Oilpatch watches nervously as B.C. heads to the polls
What would an NDP government in B.C. mean for Alberta's oilpatch?
Alberta is still grappling with a host of problems, chief among them sluggish oil prices that are still too low to justify much new investment in the energy sector.
But pipeline woes, while not fully resolved, had at least been moving in the right direction for the province. With federal approval and a permit from British Columbia, Kinder Morgan is set to make a final investment on the Trans Mountain expansion in the coming weeks, with construction possibly starting in the fall.
- Trans Mountain expansion gets B.C. green light
- Kinder Morgan in talks on $6.8B Trans Mountain financing
But as B.C. voters head to the polls on May 9, Trans Mountain is back in flux. Recent polls suggest the NDP is slightly ahead, but with a margin of error that makes the election too close to call.
Nonetheless NDP Leader John Horgan is promising changes that are causing consternation in the oilpatch, one province away.
The Trans Mountain 'toolbox'
While B.C.'s Liberal government took its time coming around to Trans Mountain, it eventually granted a permit to Kinder Morgan after saying the company had met its conditions of approval.
B.C.'s New Democrats, on the other hand, are firm in their opposition to Trans Mountain.
The NDP's platform says that if elected, New Democrats will use "every tool in our toolbox" to stop the project from going forward. What that means is unclear.
"There aren't a lot of tools in that toolbox; the federal government has decided that it's going to go forward," said Trevor McLeod, who directs energy policy research at the Canada West Foundation in Calgary.
"Of course, politicians are able to turn those toolboxes over and stand on them and shout loudly and try to convince voters that it's not a good idea."
The Kinder Morgan pipeline has not been top of mind in the B.C. election. Voters have been more focused on housing affordability, for both buyers and renters, and more recently, on the personalities of the three party leaders.
"Energy issues haven't figured very prominently in the campaign," said Jock Finlayson, vice-president of the Business Council of B.C. "Including the Kinder Morgan pipeline expansion, somewhat surprisingly, given how contentious that's been."
A moratorium on fracking?
Fracking is also on the NDP's radar.
The northeastern corner of British Columbia is home to a number of shale natural gas fields, such as the Montney and Horn River basins. The gas is produced through hydraulic fracturing, known as fracking. The most recent numbers from December 2015 indicate that B.C. produced five billion cubic feet a day of gas. That's a significant amount, about half of Alberta's production.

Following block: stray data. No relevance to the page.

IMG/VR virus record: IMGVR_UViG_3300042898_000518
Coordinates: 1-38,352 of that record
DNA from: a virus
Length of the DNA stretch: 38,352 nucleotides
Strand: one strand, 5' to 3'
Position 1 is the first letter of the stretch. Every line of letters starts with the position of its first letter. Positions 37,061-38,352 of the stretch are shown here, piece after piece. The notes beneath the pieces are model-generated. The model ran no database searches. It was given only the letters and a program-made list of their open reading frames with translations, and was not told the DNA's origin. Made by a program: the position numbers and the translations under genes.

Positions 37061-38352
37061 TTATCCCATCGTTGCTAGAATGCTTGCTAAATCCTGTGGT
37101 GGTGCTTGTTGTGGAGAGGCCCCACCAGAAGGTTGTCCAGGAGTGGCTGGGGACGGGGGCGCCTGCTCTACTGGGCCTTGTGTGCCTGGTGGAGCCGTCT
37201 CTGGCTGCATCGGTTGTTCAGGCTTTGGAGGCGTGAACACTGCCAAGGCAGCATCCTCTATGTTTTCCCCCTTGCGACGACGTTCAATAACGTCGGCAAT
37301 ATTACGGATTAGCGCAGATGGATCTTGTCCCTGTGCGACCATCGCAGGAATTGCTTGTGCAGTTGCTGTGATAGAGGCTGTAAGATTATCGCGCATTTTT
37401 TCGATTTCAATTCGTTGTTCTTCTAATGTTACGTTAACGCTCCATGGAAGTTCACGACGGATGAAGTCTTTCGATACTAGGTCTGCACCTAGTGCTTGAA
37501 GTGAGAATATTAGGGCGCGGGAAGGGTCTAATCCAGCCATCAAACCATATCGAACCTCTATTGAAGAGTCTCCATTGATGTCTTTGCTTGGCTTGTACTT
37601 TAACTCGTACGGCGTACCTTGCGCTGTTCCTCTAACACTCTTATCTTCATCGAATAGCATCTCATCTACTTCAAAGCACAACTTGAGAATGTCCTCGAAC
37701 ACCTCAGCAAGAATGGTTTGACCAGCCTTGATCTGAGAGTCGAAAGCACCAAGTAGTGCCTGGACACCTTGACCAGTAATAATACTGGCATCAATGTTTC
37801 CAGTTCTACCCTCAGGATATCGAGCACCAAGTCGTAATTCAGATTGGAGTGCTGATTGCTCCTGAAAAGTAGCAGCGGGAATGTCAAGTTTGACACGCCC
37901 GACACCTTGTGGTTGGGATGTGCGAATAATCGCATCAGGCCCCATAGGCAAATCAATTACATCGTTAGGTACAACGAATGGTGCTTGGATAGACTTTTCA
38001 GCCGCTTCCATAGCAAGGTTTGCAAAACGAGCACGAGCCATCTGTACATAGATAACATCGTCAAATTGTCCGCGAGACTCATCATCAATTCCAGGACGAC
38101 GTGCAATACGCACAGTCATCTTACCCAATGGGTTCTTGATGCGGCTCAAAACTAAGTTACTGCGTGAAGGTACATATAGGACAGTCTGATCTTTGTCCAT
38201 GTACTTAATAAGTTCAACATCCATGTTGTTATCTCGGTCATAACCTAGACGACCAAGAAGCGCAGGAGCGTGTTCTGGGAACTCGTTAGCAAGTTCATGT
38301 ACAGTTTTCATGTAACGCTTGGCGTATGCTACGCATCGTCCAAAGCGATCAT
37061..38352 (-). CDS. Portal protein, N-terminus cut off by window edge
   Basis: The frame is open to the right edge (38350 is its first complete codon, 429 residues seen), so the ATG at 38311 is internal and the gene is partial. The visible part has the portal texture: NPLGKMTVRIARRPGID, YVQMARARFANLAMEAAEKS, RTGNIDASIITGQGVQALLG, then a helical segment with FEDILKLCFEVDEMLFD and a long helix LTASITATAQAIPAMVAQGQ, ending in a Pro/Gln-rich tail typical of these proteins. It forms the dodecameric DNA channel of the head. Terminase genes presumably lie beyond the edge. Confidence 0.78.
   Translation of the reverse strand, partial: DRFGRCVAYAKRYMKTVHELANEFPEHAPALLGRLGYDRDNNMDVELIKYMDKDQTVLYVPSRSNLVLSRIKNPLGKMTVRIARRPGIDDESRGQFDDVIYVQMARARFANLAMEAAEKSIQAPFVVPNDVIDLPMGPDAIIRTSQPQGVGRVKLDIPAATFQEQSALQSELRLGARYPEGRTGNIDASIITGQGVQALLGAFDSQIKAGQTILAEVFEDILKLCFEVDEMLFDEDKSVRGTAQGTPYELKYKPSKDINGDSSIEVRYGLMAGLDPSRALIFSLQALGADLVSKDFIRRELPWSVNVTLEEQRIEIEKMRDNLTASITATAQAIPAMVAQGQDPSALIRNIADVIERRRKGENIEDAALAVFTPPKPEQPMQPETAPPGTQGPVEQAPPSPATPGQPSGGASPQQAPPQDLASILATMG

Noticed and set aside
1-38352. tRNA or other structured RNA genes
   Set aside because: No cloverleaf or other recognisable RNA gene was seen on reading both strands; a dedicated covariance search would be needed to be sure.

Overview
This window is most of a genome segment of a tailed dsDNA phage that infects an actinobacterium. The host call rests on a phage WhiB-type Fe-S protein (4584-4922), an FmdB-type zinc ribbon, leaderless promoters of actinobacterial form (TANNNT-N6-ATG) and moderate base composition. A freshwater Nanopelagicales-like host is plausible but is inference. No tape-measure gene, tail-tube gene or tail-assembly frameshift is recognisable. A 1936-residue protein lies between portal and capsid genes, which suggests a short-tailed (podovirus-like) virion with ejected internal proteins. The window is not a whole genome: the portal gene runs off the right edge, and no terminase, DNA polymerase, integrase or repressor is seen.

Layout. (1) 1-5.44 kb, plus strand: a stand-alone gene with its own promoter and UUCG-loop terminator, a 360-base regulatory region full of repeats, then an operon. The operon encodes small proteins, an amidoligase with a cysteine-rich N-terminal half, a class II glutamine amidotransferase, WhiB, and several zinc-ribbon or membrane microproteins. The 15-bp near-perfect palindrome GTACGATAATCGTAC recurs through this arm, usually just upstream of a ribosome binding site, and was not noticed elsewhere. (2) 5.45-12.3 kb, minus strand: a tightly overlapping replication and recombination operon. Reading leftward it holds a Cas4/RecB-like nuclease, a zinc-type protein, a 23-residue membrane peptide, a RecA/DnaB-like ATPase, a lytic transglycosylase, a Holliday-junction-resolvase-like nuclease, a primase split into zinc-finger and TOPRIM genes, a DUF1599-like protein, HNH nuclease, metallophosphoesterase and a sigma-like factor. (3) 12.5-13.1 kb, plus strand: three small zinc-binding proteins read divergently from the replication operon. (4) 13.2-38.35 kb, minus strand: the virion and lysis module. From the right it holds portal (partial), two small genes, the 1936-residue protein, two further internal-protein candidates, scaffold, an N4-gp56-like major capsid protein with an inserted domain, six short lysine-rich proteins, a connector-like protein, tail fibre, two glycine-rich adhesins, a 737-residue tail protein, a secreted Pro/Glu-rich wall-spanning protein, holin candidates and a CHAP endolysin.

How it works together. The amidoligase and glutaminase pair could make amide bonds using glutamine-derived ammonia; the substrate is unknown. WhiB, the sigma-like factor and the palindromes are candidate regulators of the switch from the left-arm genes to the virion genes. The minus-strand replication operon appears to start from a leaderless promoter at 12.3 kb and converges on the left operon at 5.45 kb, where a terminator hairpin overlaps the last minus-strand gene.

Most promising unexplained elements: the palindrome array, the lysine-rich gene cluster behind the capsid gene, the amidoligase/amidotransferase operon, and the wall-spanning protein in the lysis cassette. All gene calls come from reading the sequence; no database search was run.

The NDP says it would appoint a scientific panel to review the practice to ensure the gas is produced safely.
Finlayson said he wouldn't be surprised if the NDP, if elected, slapped a moratorium on new fracking permits during that review.
"That's my understanding," he said. "That's not something the industry would be keen to see, but I think a moratorium would include the appointment of a panel that would do a fairly quick review, because there has been lots of work done across North America on fracking."
Conditions on LNG
In the 2013 B.C. election campaign, the Liberals were focused on the need to build Liquefied Natural Gas plants to get the province's gas offshore for a better price. But B.C. missed the first window of opportunity to export LNG, beaten by both Australia and the United States. Its best bet now is to get a plant built in the early 2020s, when demand for LNG is expected to increase.
The NDP says it will place four conditions on LNG projects, none particularly onerous. One calls for the project to provide jobs to local residents, for example.
"B.C. and Canada have been through the wringer on this," said McLeod of the Canada West Foundation. "There are additional challenges that will make investors look more than once."
But McLeod suggests that new conditions for LNG are just another instance of a Canada-wide problem with competitiveness.
"There's a whole bunch of these issues," he said. "And I don't know where I'd rank (LNG conditions) ... but I do think that Canada needs to pay close attention to its competitiveness."
Possible minority government
Liberal Leader Christy Clark has also thrown a curveball at Alberta, first by asking the federal government to ban the export of thermal coal from B.C. ports, or, failing that, to impose a $70 a tonne tax that would make exporting coal from the province of Alberta uneconomical. That would hurt an industry that's already on the ropes in the province.
There's a strong possibility that B.C. could end up with a minority government, in which the Green Party would hold the balance of power. The Greens held one seat in the legislature before the election, but is polling well enough that it could pick up a few more.
If either the Liberal Party or the NDP are just short of the 44 seats needed to form a majority, the Greens will be in a position to push the party's agenda.
"It's not evident which party they would support; they've been fairly coy about that," said Finlayson.
But he expects there would be "horse trading going on" in terms of climate and carbon policy if the Greens are in the driver's seat following the election.